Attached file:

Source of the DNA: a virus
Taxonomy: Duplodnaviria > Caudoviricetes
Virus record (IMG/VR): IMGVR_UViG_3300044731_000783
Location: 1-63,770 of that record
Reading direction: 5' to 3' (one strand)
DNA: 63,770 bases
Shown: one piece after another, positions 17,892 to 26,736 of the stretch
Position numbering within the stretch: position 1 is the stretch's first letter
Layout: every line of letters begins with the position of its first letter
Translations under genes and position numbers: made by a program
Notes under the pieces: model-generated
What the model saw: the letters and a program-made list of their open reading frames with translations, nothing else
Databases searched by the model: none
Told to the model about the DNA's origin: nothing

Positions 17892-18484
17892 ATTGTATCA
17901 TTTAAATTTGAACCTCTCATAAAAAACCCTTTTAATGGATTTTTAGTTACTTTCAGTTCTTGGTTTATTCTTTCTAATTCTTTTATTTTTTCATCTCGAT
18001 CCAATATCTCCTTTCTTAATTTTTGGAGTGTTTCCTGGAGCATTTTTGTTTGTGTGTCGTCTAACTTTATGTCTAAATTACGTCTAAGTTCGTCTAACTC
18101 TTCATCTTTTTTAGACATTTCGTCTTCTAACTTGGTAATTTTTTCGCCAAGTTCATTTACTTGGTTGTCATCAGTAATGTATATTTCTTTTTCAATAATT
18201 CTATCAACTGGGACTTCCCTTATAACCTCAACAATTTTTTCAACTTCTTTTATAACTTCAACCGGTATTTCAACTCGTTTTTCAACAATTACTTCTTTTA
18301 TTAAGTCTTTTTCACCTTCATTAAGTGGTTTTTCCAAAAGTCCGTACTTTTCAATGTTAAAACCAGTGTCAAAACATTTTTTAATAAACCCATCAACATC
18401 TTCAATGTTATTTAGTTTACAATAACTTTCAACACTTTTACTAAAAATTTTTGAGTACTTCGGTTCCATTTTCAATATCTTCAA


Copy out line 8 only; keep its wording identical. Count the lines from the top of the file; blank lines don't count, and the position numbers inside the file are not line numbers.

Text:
Position numbering within the stretch: position 1 is the stretch's first letter